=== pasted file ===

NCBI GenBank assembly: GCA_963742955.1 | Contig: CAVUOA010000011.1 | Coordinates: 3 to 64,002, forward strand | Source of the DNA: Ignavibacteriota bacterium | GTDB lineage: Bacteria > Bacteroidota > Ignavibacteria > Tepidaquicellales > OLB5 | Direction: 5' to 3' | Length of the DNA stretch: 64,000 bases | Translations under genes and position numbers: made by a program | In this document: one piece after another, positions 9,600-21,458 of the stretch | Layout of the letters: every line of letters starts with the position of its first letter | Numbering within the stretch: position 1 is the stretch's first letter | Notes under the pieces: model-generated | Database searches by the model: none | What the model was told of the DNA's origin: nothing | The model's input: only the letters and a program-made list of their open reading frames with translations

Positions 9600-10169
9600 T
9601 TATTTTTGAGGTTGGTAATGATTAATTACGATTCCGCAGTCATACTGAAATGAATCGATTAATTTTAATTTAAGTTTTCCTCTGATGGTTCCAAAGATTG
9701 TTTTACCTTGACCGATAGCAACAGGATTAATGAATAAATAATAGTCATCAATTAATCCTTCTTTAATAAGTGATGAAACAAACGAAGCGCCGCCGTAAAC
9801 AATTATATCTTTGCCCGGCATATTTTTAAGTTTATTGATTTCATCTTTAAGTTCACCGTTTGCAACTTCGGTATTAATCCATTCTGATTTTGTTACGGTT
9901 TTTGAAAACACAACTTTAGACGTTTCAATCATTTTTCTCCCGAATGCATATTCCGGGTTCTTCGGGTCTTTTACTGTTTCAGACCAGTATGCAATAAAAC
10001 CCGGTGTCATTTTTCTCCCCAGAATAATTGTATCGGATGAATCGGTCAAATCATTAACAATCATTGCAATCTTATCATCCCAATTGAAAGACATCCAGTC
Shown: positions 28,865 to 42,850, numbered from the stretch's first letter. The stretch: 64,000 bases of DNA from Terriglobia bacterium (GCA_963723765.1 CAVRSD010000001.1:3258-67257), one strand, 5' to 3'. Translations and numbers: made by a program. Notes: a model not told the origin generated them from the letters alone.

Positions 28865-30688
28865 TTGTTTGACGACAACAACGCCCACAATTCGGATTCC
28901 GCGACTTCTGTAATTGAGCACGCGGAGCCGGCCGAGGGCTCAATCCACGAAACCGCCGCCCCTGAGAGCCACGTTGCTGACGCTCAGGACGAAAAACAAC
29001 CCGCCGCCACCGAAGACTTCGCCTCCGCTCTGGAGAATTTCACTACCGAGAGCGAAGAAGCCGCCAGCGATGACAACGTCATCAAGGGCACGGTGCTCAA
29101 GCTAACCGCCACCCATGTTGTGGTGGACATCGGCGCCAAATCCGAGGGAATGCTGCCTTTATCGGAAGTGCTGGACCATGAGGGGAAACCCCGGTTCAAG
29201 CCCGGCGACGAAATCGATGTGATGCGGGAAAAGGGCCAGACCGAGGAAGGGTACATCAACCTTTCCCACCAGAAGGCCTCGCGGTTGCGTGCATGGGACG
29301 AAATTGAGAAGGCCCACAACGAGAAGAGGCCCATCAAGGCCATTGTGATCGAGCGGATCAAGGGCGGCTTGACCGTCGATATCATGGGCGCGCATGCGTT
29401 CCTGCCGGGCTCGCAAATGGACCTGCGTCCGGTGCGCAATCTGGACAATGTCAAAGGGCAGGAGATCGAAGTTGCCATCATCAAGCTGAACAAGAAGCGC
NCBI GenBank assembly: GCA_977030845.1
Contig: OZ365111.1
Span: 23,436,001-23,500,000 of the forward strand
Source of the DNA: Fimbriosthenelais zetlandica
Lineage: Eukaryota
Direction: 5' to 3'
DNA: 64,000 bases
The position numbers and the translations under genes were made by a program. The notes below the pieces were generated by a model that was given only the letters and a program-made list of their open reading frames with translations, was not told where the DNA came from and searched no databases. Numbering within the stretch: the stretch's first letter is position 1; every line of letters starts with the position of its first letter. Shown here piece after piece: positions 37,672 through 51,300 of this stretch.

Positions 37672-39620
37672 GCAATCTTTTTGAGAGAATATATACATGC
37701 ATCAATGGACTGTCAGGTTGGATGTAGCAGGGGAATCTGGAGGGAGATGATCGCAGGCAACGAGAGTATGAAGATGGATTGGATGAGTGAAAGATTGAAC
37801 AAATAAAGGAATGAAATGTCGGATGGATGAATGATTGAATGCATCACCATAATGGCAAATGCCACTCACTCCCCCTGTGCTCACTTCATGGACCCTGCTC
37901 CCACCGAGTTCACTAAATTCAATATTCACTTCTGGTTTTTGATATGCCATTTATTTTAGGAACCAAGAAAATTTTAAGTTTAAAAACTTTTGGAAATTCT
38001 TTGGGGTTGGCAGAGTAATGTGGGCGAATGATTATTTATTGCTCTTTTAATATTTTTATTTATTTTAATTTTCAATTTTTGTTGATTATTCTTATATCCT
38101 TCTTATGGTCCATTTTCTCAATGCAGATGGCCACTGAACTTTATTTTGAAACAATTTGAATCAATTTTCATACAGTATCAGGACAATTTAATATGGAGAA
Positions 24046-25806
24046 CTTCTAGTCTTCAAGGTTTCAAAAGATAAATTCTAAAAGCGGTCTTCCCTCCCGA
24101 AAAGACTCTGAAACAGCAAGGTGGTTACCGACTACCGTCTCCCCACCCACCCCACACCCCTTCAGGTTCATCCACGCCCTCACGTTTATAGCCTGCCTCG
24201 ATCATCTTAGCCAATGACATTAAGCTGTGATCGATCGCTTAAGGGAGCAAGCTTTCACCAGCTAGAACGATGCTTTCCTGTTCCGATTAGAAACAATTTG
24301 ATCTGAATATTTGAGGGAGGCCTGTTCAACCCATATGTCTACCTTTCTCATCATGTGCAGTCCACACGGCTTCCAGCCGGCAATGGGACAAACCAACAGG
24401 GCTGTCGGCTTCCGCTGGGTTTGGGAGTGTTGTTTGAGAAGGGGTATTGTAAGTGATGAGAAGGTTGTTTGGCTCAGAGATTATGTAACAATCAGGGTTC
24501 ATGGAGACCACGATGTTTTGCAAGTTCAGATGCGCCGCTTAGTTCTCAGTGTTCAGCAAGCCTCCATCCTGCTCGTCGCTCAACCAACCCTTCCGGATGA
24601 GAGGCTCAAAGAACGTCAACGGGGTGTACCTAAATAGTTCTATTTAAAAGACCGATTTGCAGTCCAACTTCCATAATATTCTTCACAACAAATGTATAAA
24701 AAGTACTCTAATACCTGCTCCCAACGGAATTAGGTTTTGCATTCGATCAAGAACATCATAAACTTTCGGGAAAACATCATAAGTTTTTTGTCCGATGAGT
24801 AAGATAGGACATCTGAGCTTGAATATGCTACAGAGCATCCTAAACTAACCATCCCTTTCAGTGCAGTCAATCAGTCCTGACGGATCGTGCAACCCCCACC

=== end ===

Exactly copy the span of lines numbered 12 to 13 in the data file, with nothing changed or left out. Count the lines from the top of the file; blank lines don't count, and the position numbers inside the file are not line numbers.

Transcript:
28901 GCGACTTCTGTAATTGAGCACGCGGAGCCGGCCGAGGGCTCAATCCACGAAACCGCCGCCCCTGAGAGCCACGTTGCTGACGCTCAGGACGAAAAACAAC
29001 CCGCCGCCACCGAAGACTTCGCCTCCGCTCTGGAGAATTTCACTACCGAGAGCGAAGAAGCCGCCAGCGATGACAACGTCATCAAGGGCACGGTGCTCAA